#History, The Wars of the Roses in England – The Wars of the Roses’ is a glamorous name might up in the 18th century for an unglamor sale of intrigue and betrayal; of small battles by small forces. Indeed, the very mention roses’s is false. It was not until late in the wars Yorkshire adopted the white rose as its. Lanchashire did not assume the red rose some time after it was all over.
At might never have happened if, in August, King Henry VI (Henry V’s son and heir) a not gone mad. The mad monarch belonged the house of Lancaster. Since Henry had no stand was obviously sincapable of governing, Richard, Duke of York, the legitimate heir to the done, proposed himself as regent.
At the last moment, and much to everyone’s surprise, the Queen (Margaret of Anjou) gave to a son. This put an end to Richard’s chances of becoming king, just as King Henry’s equally unexpected return to sanity made a nonsense of his role as regent.
Reluctantly, Richard stood down. But he did not give up. Henry VI was imprisoned in the tower, but his wife raised an army. She defeated Richard of York’s men at the battle of Wakefield in 1460, and had the satisfaction of seeing Richard killed. His head was chopped off, adorned with a paper crown, and put on a spike over one of the entrances to York.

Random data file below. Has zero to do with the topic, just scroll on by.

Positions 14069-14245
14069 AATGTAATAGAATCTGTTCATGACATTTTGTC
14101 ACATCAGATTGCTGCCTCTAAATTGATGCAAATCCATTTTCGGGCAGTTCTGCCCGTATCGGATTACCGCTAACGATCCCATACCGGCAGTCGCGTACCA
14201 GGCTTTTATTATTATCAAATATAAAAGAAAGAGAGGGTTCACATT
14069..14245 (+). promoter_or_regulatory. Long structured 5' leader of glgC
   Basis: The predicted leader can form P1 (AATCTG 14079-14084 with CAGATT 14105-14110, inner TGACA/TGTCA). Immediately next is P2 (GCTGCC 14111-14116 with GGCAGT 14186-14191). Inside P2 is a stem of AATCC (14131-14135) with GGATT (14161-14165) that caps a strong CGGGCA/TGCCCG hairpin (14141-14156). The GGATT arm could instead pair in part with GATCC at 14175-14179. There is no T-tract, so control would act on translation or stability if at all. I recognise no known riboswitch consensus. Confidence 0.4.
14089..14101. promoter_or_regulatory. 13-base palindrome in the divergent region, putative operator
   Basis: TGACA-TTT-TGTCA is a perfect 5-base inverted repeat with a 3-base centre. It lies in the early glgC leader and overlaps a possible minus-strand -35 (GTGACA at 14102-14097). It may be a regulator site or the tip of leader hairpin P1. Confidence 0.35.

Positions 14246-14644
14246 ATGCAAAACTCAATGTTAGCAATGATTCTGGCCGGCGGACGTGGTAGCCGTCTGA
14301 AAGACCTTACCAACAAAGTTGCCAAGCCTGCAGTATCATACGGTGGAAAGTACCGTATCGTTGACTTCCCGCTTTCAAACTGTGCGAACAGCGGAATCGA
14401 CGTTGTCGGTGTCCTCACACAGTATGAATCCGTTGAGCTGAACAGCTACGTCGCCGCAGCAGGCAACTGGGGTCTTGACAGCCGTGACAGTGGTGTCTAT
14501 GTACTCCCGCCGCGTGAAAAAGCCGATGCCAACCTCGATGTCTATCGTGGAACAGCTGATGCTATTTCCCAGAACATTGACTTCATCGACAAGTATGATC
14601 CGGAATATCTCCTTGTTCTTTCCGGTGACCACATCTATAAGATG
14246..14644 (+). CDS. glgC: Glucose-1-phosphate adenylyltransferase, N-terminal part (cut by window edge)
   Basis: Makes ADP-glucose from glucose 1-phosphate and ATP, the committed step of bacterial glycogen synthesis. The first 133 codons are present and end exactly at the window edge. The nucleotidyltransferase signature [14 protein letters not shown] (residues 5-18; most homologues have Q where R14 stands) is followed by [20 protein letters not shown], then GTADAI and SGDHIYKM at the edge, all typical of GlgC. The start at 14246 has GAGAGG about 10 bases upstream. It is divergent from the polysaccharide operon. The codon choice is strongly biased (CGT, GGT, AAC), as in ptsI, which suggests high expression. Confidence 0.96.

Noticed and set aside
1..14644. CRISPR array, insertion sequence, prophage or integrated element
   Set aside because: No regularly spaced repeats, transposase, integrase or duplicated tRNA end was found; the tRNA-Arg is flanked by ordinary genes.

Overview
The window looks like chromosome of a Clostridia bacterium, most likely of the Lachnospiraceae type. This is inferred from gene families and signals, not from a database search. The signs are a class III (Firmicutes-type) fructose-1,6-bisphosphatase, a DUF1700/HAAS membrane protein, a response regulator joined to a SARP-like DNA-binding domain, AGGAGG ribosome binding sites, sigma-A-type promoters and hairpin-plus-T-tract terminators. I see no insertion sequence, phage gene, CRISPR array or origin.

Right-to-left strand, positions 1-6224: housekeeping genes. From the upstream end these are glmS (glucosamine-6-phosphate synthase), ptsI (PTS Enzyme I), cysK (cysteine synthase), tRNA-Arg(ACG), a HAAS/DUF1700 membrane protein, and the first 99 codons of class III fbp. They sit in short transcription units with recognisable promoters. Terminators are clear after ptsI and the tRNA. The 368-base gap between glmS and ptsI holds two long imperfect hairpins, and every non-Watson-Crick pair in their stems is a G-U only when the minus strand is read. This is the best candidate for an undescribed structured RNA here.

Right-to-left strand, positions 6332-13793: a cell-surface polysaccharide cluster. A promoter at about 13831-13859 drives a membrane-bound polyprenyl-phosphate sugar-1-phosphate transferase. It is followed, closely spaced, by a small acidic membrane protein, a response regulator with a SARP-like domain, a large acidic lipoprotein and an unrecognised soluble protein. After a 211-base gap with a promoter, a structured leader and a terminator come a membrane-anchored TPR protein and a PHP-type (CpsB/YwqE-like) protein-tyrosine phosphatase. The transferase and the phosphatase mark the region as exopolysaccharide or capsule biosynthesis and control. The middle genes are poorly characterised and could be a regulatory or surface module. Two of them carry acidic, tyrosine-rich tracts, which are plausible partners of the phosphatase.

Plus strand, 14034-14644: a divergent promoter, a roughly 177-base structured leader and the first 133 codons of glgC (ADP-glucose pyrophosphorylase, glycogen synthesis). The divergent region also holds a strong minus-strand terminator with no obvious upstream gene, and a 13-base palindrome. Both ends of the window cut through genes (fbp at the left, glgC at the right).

The King was released from the Tower. But the supporters of York were not yet done. Their next candidate for monarch was Richard’s son, Edward, Earl of March.
The two forces clashed again in a snowstorm at Towton, Yorkshire, one winter’s day in 1461. The Yorkists won ; Edward IV; Henry and his queen fled. Henry was eventually captured, but Margareth escaped to France.
Now another figure, the Earl of Warwick (known as the ‘King-maker’), came on to the scene. Suspecting Margaret to trying to get help from the French, he suggested that Edward should marry a French should marry a French princess. To his surprise, Edward said that it was impossible. Secretly, he had already wedded a young lady named Ellizabeth Woodville.
The ‘King-maker’ promptly changed sides. Margaret was now back in England, and he made a pact with her. Henry VI was released from the Tower, and Edward IV was driven out of London.
In May, 1471, everything ereupted at the Battle of Barnet. Warwick was killed. Margaret was taken prisoner. Her son was put to death. Edward returned to the throne, and Henry returned to the Tower – where he was probably murdered.
As for the people of England, they calmly went about their businesses, paying as little attention as possible to the fighting. Fortunately the rival armics managed to by-pass the towns, and life was not seriously interrupted.